Why Does ‘British Vogue’ Continue to Feature Antisemites?
British Vogue, one of 26 international Vogue editions, which claims over 800,000 print readers and 3.2 million unique monthly online visitors, has put what it calls “an inspiring army of activists” on the cover of its September issue (arguably the most important issue of the year).
Among the 20 activists Vogue chose to feature are Tamika Mallory and Angela Davis. The magazine called Mallory “one of the most vital activists of her generation” in a feature interview, and called Davis a “straight-up legend.”
In January of 2017, Tamika Mallory rose to prominence as one of four main leaders of the Women’s March in the US. It was not long afterwards, however, that news about her connection with Louis Farrakhan, the leader of the Nation of Islam, who has called Jews “termites” and referred to Hitler a “very great man” — as well as her own antisemitic comments — began to slowly trickle out.
In May of 2017, Mallory posted a picture of herself with Farrakhan on Instagram, writing, “Thank God this man is still alive and doing well. He is definitely the GOAT. Happy Birthday @louisfarrakhan! 🖤✊🏾.” (GOAT stands for “Greatest of All Time.”)
In February of 2018, as The Washington Post reported, “Mallory attended the Nation of Islam’s annual Saviors’ Day event in Chicago. While [she was] there, Farrakhan delivered an inflammatory keynote that included statements about ‘powerful Jews’ he considered his enemies.” She publicly refused to condemn him when she was called to task.
In April of 2018, she slandered the ADL as “CONSTANTLY [sic] attacking black and brown people.”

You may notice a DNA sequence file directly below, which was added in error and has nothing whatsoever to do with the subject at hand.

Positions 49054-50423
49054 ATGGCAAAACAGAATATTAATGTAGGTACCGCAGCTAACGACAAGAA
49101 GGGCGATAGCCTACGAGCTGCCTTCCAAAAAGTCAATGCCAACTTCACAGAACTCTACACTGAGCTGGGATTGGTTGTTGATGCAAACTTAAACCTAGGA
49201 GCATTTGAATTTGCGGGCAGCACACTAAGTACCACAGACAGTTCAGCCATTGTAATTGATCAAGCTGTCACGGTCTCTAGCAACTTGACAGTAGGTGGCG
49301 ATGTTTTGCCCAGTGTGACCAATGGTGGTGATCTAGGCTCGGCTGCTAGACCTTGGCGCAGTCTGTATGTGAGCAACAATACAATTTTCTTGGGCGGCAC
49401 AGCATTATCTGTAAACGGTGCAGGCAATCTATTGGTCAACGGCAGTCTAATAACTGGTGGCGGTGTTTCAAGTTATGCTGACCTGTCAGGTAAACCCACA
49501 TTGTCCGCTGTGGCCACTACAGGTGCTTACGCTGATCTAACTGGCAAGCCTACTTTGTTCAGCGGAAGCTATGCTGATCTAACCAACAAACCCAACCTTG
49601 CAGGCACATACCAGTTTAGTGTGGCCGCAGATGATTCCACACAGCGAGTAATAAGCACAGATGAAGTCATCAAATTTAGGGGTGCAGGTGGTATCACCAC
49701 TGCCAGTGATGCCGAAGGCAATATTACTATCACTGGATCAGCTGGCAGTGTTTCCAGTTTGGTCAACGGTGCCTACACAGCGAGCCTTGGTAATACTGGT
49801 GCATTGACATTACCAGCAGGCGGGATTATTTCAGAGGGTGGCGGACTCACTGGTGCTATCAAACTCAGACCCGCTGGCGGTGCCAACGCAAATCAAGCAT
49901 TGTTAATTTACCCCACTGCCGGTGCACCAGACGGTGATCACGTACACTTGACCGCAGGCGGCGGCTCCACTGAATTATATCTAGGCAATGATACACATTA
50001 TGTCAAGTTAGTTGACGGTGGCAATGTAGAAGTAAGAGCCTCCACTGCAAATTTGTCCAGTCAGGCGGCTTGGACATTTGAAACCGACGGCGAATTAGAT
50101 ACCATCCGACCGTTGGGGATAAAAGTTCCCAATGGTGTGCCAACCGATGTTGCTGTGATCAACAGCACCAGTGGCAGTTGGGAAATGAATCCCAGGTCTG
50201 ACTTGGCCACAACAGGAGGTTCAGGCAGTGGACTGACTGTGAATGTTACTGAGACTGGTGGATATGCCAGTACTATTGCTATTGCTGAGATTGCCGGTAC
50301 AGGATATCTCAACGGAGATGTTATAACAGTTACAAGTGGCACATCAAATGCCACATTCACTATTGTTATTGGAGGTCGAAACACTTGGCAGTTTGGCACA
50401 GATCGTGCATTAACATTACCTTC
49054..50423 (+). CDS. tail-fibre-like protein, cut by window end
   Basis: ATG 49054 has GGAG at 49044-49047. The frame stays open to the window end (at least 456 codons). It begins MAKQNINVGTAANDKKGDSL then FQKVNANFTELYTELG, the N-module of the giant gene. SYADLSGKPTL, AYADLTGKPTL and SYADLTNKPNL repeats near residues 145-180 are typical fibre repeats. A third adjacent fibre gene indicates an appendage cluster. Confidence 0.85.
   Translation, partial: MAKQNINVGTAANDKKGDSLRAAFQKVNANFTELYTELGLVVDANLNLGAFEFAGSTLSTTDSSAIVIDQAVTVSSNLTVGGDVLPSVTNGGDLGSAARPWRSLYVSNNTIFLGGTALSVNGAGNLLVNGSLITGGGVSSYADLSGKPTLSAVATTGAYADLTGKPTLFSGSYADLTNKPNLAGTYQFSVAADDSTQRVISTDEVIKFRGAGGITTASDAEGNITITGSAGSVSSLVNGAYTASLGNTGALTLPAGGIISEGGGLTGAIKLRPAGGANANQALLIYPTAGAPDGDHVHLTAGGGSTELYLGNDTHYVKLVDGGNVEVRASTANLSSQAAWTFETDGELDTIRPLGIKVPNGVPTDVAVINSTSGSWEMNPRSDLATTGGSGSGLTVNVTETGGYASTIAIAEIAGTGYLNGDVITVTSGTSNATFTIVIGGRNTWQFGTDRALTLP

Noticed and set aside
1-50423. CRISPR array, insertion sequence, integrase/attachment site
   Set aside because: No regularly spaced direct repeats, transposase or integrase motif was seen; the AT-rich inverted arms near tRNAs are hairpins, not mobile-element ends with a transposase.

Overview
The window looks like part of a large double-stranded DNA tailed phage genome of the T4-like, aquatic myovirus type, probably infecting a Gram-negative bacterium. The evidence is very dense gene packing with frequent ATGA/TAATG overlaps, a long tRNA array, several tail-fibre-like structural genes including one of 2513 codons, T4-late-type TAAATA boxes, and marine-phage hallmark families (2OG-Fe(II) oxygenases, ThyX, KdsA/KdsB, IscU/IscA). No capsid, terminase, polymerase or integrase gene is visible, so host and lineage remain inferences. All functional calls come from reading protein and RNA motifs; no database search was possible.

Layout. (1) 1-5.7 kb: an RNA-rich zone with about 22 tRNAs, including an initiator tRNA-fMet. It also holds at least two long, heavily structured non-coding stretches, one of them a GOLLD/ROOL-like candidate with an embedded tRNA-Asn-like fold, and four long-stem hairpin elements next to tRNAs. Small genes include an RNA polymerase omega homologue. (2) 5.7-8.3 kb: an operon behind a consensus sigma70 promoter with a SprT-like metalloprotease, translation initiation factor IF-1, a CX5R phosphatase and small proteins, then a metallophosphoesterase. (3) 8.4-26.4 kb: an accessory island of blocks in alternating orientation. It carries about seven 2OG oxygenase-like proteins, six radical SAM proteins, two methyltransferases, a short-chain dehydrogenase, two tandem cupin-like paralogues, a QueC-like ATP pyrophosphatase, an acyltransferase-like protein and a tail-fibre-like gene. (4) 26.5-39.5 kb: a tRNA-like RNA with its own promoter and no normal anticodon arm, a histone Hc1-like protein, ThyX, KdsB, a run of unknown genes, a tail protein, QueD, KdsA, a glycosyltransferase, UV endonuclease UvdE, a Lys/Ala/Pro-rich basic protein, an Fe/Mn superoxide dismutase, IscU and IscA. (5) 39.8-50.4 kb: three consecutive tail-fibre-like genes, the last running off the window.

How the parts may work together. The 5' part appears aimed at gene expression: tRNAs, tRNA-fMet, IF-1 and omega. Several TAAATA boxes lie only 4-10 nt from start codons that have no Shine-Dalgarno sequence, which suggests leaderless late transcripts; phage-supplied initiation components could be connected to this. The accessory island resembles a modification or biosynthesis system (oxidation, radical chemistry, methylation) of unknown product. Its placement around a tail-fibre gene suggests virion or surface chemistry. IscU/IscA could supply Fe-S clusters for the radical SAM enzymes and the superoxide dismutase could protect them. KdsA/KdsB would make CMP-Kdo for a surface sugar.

Finally, in December of 2018, Tablet magazine reported that Mallory’s antisemitism had apparently infected the Women’s March from its earliest days, alienating other leaders. At the March’s very first leadership meeting, Mallory asserted, according to Tablet, “that Jews were proven to have been leaders of the American slave trade” — an antisemitic falsehood promoted by Farrakhan. She later accused “white Jews” of “upholding white supremacy.”
After this and other problems were brought to light, the movement broke apart, with dueling, competing marches in January 2019. Mallory, along with co-leaders Linda Sarsour and Bob Bland, resigned from the Women’s March board shortly afterwards.
Why would British Vogue now seek to rehabilitate and promote Mallory and her activism by putting her on the cover of the year’s largest issue?
Moreover, British Vogue also made the choice to include Angela Davis on its cover. Davis, according to the ADL, “has a long record of anti-Israel activism.”
Davis has supported Rasmea Odeh, a convicted murderer and member of the terrorist group the Popular Front for the Liberation of Palestine. Odeh was convicted in Israel for the killing of two Hebrew University students, Edward Joffe and Leon Kanner. Odeh confessed to the crime shortly after her arrest, and her trial was observed and deemed fair by the International Committee of the Red Cross.
Davis has also called for Marwan Barghouti to be released from Israeli prison. As CAMERA has noted previously, Barghouti “was convicted in an Israeli civilian court of five counts of murder and one attempted murder, and was implicated in four other terror attacks.”
British Vogue claims that it is “committed to abiding by the Independent Press Standards Organisation (IPSO) rules and regulations and the Editors’ Code of Practice that IPSO enforces.”
This Code states, in section 1(i), “The Press must take care not to publish inaccurate, misleading, or distorted information or images.” By omitting this vital information about Mallory and Davis, British Vogue is failing in its obligation to provide accurate information to its readers.
Karen Bekker is the Assistant Director of CAMERA’s Media Response Team.
This article first appeared at CAMERA UK.